2. Justin Walsh on

    Is it just me (optical illusion), or is the tire height (rim to tread) a lot shorter that the 26″ fat tires? Curious to know the actual diameters for same brand tires.
    That would mean running more tire pressure to protect against pinches / rim damage on technical terrain.

    • Groghunter on

      These do almost certainly have reduced volume compared with a big 26″ tire, but you’re forgetting the increased diameter. If a 26″ 4.0″ (guess, I don’t know fat tire equivalency very well) a 27.5″ x 3.0, & a 29″ x 2.2 all share a similar diameter, a 27.5″ by 3.8 is going to almost certainly have a larger diameter. It might be more appropriate to think of this as a fat version of 29+.

    • Dingo on

      @Justin Walsh My 27.5×4.5″ Barbegazi will barely fit a Bluto. The studded Gnarwhal will not fit in a Bluto. They are huge. The 3.8 has a shorter sidewall but is still pretty tall. It feels great on firm snow and on trail.

  3. Chainstay vs Rear Center on

    What is the difference between Rear Center and Chainstay length? You quote chainstay length in your article, but the manufacture says Rear Center. Wouldn’t the hypotenuse (i.e. Chainstay Length) be longer than the Rear Center? If it is longer, what is the actual Chainstay length?

  4. Some Guy in Some Place on

    The one thing I don’t understand is that if this is suppose to be more similar to a “normal” bike, and be a true all-rounder. Then why does it not have a Bluto?

    While the supposedly more cumbersome and slow bike has front suspension?

    Wouldn’t it then be the opposite? Bike with more float for snow on rigid, while bike for shredding with a sus fork?

    This marketing seems to contradict their own logic/offerings?

    • Adam on

      Lots of reasons this makes sense. Rigid lover’s trail bike, lightweight race fat bike, groomed trail fat bike in the winter/add suspension and you have a summer mtb. Ultimately, I think light and fast was the idea, but they didn’t want to forget about the guys wanting to add a fork.

  5. Veganpotter on

    This still gives you a crappy Q Factor. It could be worse but it’s still not as good as the Trek Stache with similar clearance. Maybe it’s better in the snow but this is barely better than a normal fat bike for summer riding which isn’t really great for long rides unless a wide Q factor works in your favor. That’s not me, my hips get sore when I ride a fat bike for too long

    • Zach Overholt on

      @veganpotter, this crank provides far more clearance than the Stache. It’s basically the same set up as the Otso Votek which will clear up to 4.6″. The Voytek’s q-factor is the same – 183mm with the Next SL Cinch and the RF149 spindle, or 192mm with an aluminum crank like the Turbine Cinch and RF149 spindle (which is the set up the SuzyQ uses). With the carbon cranks, that is 20mm less than the “narrow” fat bike q-factor at 203mm, and 40mm(!) narrower than the “wide” fat bike q-factor at 223mm (233mm for aluminum cinch, RF189 spindle). I don’t know the q-factor of the Stache, but considering many Boost q-factors are right around 168mm-187mm (again, aluminum cranks are wider), both the Voytek and the SuzyQ are far closer to standard bikes than typical fat bikes. Personally, I can’t ride the “wide” fat bike cranks for any length of time. The “narrow” fat bike cranks are doable, but my knees hurt after longer rides. The q-factor on the Voytek, and therefore the SuzyQ is a HUGE improvement.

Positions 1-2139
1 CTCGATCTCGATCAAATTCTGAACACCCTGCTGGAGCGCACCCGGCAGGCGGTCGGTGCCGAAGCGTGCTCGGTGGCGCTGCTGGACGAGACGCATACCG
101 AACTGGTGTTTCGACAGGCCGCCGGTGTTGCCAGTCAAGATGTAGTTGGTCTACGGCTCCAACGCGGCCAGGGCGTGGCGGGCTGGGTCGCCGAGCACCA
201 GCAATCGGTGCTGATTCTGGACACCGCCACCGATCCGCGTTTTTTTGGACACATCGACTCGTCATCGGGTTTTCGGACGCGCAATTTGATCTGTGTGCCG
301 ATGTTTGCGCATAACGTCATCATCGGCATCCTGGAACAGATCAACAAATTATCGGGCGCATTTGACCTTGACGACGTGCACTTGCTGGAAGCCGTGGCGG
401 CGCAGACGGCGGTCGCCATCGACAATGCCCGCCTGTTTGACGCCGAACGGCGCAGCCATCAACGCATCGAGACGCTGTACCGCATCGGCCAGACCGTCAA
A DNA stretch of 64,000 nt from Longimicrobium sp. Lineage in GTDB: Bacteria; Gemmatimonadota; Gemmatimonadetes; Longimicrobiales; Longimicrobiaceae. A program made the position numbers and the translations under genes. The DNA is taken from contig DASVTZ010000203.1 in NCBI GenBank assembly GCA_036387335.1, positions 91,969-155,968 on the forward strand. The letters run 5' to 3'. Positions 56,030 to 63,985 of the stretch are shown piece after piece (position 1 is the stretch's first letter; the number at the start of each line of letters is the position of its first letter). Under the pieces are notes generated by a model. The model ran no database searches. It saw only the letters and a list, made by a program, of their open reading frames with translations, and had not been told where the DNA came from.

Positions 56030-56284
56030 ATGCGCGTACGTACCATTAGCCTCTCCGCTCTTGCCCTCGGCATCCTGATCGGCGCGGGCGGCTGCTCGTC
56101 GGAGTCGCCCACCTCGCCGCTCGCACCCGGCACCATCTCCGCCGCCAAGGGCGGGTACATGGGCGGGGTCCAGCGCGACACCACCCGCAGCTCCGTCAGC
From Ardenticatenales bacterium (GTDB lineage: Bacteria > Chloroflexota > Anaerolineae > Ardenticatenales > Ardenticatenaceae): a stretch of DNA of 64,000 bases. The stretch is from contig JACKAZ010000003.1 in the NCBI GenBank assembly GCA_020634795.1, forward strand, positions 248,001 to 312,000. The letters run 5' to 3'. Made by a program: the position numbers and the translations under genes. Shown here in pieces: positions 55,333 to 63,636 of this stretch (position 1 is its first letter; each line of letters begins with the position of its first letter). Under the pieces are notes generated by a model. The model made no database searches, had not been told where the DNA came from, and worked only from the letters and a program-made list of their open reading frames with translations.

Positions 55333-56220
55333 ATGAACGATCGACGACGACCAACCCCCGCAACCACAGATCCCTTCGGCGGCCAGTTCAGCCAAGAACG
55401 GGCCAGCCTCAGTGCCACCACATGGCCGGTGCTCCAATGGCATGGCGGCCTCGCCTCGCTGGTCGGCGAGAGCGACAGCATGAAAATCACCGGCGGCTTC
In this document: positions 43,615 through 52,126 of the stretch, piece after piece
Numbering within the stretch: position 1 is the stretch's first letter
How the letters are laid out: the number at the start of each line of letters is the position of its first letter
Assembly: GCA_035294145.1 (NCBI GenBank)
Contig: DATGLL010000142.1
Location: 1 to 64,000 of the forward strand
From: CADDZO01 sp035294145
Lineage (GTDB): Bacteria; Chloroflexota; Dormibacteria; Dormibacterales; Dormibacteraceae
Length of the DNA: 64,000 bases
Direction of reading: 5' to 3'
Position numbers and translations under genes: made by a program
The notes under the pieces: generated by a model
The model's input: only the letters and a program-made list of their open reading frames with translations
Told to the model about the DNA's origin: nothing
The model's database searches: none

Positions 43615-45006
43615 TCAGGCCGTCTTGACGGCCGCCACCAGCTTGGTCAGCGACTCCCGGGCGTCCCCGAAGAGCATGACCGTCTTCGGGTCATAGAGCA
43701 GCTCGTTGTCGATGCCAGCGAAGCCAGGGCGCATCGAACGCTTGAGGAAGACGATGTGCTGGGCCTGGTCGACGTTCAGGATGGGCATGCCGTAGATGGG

• Adam on

        Thanks Zach, I completely agree. Glad to see a fat bike I can put more than a few miles on. The Trek Stache is only a plus bike 3.2″ tires max. The Suzi-Q will take 4.2 with the same Q-factor.

        Also to note, the “innovative” chainstay on the Trek Stache was a direct ripoff of the original Suzi -Q from the 80s. Hmmm. Google image search and scroll down a couple lines.

  6. Ralph on

    Switch – maybe you should switch to decaf – Mr Pink’s point re Trek’s bike is not only valid it was also the first thing I was thinking of as I read the review – this is a “review in a vacuum” without mentioning the Trek bike, and article comments like “turn the notion….on its head” of course imply this is groundbreaking tech, which is the tone of the entire article, btw. Trek’s bike may have even been out last year, I’m not sure, but it was most certainly before this – Rocky’s bike is a nice complement to Trek. Not sure the article author even knows about the Trek bike, but Zach O certainly does, and wouldn’t have made this blunder.

  7. Bigschill on

    what a bunch of whiners!! I’m just psyched that more mfgers are bringing 650fat to market… I’ll bet it’s a scream to ride.

    • Matt on

      As a novice I am looking to buy my first ‘real’ mountain bike and am looking mostly at 27.5plus, coming from a standard 26″ bike. How does this suzi Q compare to a 27.5 x 3″ for summer riding? Is there any reason to get this bike if I don’t plan to ride in the winter? It looks so darn cool.


      • Damian Bradley on

        It depends on your summer trails and conditions. You get more flexibility with plus bike in terms of tire sizes, weights and options and wheel builds. Suspension is also easier to come by with standard Boost hub widths. If you were in my shop I would start you test riding a plus bike and move on to the Suzi-Q if you found something lacking or had a specific desire for the wheel and tire size. If you were looking at the higher end carbon models, I think there is a better argument to use these as summer only bikes.